- She has drawn criticism for her vocal endorsement of some of the Catholic Church’s more controversial doctrines, such as opposition to contraception and abortion. “I feel the greatest destroyer of peace today is abortion,” Mother Teresa said in her 1979 Nobel lecture. She travelled around the world to lobby against the legality of contraception and divorce.
- In 1995, she publicly advocated a “no” vote in the Irish referendum to end the country’s constitutional ban on divorce and remarriage. The most scathing criticism of Mother Teresa can be found in Christopher Hitchens’s book The Missionary Position: Mother Teresa in Theory and Practice, in which Hitchens argued that Mother Teresa glorified poverty for her own ends and provided a justification for the preservation of institutions and beliefs that sustained widespread poverty.
- When the International Health Organization honored Teresa in 1989, she called AIDS a “just retribution for improper sexual conduct.”
- After Indian Prime Minister Indira Gandhi’s suspension of civil liberties in 1975, Mother Teresa said: “People are happier. There are more jobs. There are no strikes.” These approving comments were seen as a result of the friendship between Teresa and the Congress Party. Mother Teresa’s comments were even criticized outside India within the Catholic media
- Truth uncovered:
It was the work by Mother Teresa that inspired Hemley Gonzalez, who lived on the other side of the world in Miami, United States. A migrant from Cuba, Gonzalez had grown up in a poor neighbourhood and was inspired after reading a biography of Mother Teresa. “I wanted to come to India and serve in Kalighat (the place where Nirmal Hriday is situated),” he recounts over the phone. Gonzales, who runs a real estate business in Miami, reached Kolkata in December 2008 and stayed for two months. “I was shocked to see the negligence. Needles were washed in cold water and reused and expired medicines were given to the inmates. There were people who had chance to live if given proper care,” says Hemley. He narrates incidents of an untrained volunteer wrongly feeding a paralyzed inmate, who choked to his death; and another where an infected toe of an inmate was cut without anaesthesia. “I have decided to go back to Kolkata to start a charity that will be called ‘Responsible Charity.’ Each donation will be made public and professional medical help will be given,” says Hemley, who now runs a campaign on Facebook called ‘Stop Missionaries of Charity,’ and has over 2,000 members.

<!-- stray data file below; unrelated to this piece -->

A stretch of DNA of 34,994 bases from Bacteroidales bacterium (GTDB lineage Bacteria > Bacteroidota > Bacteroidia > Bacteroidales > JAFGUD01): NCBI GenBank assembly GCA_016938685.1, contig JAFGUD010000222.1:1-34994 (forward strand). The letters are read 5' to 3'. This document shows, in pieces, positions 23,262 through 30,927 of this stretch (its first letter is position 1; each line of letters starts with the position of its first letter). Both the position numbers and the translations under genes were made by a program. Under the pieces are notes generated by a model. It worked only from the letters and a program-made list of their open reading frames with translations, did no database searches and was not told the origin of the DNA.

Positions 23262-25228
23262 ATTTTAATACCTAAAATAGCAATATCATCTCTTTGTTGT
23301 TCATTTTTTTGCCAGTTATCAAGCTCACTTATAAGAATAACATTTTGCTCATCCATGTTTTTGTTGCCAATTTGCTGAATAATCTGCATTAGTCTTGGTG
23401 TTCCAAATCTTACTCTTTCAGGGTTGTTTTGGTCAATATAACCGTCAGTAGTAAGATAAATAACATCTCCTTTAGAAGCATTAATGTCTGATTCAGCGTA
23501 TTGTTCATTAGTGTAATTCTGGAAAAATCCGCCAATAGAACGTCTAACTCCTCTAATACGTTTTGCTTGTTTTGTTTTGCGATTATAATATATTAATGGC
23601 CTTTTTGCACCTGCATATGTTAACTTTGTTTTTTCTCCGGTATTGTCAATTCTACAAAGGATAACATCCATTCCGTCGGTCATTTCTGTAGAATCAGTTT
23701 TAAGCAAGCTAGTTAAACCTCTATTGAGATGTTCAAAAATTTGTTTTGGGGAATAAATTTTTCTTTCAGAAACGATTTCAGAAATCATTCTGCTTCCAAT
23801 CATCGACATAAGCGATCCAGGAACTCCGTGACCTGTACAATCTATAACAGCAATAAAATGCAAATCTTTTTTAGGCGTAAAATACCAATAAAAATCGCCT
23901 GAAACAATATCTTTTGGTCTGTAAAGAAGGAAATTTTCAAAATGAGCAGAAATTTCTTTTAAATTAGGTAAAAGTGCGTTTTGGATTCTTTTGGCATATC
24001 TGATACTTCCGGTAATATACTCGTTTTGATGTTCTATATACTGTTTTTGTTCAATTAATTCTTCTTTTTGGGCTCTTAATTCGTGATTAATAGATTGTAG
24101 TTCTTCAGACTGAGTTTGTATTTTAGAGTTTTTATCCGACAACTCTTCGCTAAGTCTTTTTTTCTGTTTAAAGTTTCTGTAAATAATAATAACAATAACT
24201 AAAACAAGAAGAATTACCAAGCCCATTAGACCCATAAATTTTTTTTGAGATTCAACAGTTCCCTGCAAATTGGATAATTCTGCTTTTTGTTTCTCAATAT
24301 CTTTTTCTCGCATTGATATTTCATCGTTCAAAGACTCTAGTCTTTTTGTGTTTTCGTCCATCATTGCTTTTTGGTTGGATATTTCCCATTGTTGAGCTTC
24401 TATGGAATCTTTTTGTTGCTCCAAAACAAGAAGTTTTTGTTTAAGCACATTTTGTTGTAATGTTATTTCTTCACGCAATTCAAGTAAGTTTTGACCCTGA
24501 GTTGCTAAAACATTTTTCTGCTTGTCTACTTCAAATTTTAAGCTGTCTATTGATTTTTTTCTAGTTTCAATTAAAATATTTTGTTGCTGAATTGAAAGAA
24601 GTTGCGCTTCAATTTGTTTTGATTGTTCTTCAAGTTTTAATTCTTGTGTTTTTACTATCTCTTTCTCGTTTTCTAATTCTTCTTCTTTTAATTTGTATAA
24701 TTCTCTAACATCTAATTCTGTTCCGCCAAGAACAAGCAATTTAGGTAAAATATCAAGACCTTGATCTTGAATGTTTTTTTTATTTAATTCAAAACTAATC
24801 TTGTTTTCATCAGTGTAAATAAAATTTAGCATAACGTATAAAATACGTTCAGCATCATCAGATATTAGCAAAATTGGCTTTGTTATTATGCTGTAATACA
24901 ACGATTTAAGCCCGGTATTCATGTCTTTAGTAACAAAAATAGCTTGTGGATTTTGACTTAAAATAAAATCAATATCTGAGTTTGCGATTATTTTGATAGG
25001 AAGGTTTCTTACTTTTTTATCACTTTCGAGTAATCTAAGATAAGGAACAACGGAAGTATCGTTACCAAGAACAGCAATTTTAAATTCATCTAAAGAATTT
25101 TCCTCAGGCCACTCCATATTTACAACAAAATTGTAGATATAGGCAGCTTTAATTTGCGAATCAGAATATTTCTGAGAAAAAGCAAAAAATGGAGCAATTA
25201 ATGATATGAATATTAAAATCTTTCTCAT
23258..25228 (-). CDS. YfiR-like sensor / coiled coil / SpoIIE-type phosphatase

- Money Matters:
- In early 2000, Susan Shields, a former Missionaries sister who left the organization “unhappy”, created a furor by saying she herself had “written receipts of $50,000″ in donation but there was no sign of the “flood of money.”
- Forbes India talked to a volunteer in the Los Angeles office of Missionaries of Charity who admitted that “even when bread was over at the soup kitchens, none was bought unless donated.”
- Even with donations specifically earmarked for charitable purposes, Teresa was known to transfer these funds to the Vatican Bank for general use. More suspiciously, Mother Teresa never disclosed her order’s finances except that which was required by law.
- A report in German magazine Stern, revealed that in 1991 only seven percent of the donation received at Missionaries of Charity was used for charity. Former volunteers and people close to the Mother House revealed that the Vatican, home to the Pope, has control over the “monetary matters” ever since Missionaries of Charity came under its fold in 1965. The control got stronger after Mother Teresa died in 1997. When asked about how much money the Charity gets annually, the then superior general Sister Nirmala in a rare media interview a few years ago remarked “Countless.” When asked how much it was, she answered, “God knows. He is our banker.” Forbes India’s request for details was turned down at the Mother House. Sister Mary Prema, the present superior general, did not agree to a meeting.
- It was estimated that MT raised over $100 million for her charity, yet only 5-7% of this was used in catering to the poor. MT’s charity has always declined any request or appeal for financial audit.
- Paul Turley was the Deputy District Attorney for Los Angeles and Charles Keating’s co-prosecutor, replying to Mother Teresa who had written a letter to Judge Lance Ito who was about to hand out a damning sentence to Keating who in turn had duped millions of America’s small investors inducing them to invest in his Ponzi schemes. Now why would Mother Teresa of Kolkata write to a US judge supporting the fraudster? Because Charles Keating was her friend and benefactor who had bestowed 1.25 million dollars in the 1980s. So she renounced money but would testify as a character witness for wealthy Catholics in legal trouble, provided they paid her substantial donation such as Charles Keating. Teresa later wrote a letter testifying to Keating’s good character, and never returned the money she had received when requested.